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From the Desk of Steve Ensley
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The text you never want to get on your iphone ...

This article from CNN Money is indicative of the extent to which smart phones, tablets and PC's continue to be exploited by ever inventive ner-do-wells.  What our concern should be is because it is fact that someone can crash your phone by sending a string of text, it is almost certainly guaranteed that others can also access and create all kinds of other personal havoc including identity theft on any of your devices.  Here is more of the CNN article:

You can crash someone's iPhone with a mere text message.

A nasty computer bug in Apple's iOS allows anyone who sends an iPhone a certain text message to shut it down.  The worst part? You don't even need to open the text message. Your device just needs to receive it.  That means anyone can pull off this prank -- and anyone whose mobile number is known by someone else is susceptible.  The nonsensical message includes two English words, a string of Arabic characters that appears to have no meaning, and a Japanese character.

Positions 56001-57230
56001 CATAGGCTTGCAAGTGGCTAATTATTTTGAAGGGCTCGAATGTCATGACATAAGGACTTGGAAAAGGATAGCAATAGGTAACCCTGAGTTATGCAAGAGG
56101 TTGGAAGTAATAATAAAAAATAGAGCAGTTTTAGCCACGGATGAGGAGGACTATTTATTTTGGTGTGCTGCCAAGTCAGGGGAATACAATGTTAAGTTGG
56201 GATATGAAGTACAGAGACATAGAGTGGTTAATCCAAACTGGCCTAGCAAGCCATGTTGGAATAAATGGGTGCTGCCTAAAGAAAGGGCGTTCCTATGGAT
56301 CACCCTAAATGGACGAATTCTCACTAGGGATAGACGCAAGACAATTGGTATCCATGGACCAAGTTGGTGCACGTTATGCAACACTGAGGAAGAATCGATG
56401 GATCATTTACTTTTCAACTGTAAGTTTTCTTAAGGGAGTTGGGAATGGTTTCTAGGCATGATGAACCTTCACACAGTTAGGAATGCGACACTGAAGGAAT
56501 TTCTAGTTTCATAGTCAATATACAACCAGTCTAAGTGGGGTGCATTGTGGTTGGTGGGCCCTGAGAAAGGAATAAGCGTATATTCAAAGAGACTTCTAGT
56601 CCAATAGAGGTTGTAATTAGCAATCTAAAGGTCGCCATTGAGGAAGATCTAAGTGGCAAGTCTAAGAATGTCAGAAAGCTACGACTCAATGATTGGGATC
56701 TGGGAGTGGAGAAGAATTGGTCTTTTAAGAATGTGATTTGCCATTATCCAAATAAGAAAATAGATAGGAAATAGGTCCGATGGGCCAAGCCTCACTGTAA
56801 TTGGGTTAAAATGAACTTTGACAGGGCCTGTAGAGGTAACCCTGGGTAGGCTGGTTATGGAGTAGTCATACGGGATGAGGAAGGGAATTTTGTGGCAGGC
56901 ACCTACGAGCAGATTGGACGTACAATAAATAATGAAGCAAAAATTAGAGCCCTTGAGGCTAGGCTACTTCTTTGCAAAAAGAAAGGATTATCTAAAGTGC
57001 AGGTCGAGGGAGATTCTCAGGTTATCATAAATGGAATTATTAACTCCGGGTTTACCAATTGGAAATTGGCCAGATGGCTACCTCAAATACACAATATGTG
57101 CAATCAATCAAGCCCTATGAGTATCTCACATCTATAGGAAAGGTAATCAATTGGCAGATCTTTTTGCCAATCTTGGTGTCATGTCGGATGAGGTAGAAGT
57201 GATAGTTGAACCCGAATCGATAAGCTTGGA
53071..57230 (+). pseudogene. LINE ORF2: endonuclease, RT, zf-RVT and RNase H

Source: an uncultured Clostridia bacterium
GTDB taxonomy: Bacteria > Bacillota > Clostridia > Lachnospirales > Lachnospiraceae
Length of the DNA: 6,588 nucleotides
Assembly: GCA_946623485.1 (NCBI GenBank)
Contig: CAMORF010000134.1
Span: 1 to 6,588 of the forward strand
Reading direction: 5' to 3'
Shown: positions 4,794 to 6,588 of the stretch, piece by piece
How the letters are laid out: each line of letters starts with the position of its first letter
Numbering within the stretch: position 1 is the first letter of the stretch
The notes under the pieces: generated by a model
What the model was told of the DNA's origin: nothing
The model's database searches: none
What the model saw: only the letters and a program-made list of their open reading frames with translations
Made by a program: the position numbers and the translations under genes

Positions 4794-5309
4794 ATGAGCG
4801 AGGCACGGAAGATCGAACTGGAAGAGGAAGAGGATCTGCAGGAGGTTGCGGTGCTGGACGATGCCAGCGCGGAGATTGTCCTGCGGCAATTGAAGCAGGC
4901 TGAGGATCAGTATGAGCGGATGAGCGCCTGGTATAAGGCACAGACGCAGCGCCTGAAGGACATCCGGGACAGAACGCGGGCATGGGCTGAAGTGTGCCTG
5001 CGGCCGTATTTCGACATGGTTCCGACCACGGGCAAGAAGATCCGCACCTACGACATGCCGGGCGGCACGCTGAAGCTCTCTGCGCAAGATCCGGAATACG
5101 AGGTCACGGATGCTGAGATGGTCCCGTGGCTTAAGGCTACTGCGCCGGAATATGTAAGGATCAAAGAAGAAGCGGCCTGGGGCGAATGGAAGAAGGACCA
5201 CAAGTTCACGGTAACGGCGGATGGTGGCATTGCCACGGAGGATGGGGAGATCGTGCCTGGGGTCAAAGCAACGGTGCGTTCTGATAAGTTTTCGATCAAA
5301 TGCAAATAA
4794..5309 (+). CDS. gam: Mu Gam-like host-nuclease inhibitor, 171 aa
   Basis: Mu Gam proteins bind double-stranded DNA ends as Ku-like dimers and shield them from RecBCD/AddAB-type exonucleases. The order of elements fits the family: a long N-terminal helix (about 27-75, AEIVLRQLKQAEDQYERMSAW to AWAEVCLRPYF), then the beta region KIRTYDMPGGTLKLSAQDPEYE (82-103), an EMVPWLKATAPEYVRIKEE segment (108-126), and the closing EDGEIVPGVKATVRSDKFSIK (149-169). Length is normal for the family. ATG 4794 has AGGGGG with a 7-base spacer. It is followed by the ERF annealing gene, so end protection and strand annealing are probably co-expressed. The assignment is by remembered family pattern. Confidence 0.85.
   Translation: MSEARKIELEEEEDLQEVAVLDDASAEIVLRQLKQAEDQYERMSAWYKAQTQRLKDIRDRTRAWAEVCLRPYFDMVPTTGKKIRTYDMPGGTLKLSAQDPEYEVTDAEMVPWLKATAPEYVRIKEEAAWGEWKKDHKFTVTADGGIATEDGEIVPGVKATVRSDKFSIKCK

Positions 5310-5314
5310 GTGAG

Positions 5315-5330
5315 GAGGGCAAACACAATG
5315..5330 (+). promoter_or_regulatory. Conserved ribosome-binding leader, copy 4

CNNMoney independently tested the message and can verify it works. You send the special text message -- and the receiving iPhone immediately crashes. It comes back on by itself after 15 seconds.

This isn't devastating, but it is annoying and Apple will make a fix available. But some users have already started complaining that an alternative version of the code permanently disables iMessage -- until you delete the conversation.

(One tip to get around this freeze is to use the Photos app to send a text message, then once you're in iMessage, erase the conversation.)

This hack was first discovered by users of the forum website Reddit, who think they figured out what's wrong.

Their theory: an error in the way iPhones display incoming messages. Reddit users who experimented with this say the iPhone's notification pop-up has trouble displaying that particular line of code. The device turns itself off so the machine won't completely crash.

But it's difficult to know what's wrong. Apple (AAPLTech30) has not yet explained what's happening but said in a statement: "We are aware of an iMessage issue caused by a specific series of unicode characters, and we will make a fix available in a software update."

It's unclear if someone stumbled on this code by accident -- or was specifically looking for ways to wreak havoc.



Author: CNN Money   20150530   Category: access  Status: on
Tags: unauthorized access
URL: http://money.cnn.com/2015/05/27/technology/iphone-text-message-hack/index.html

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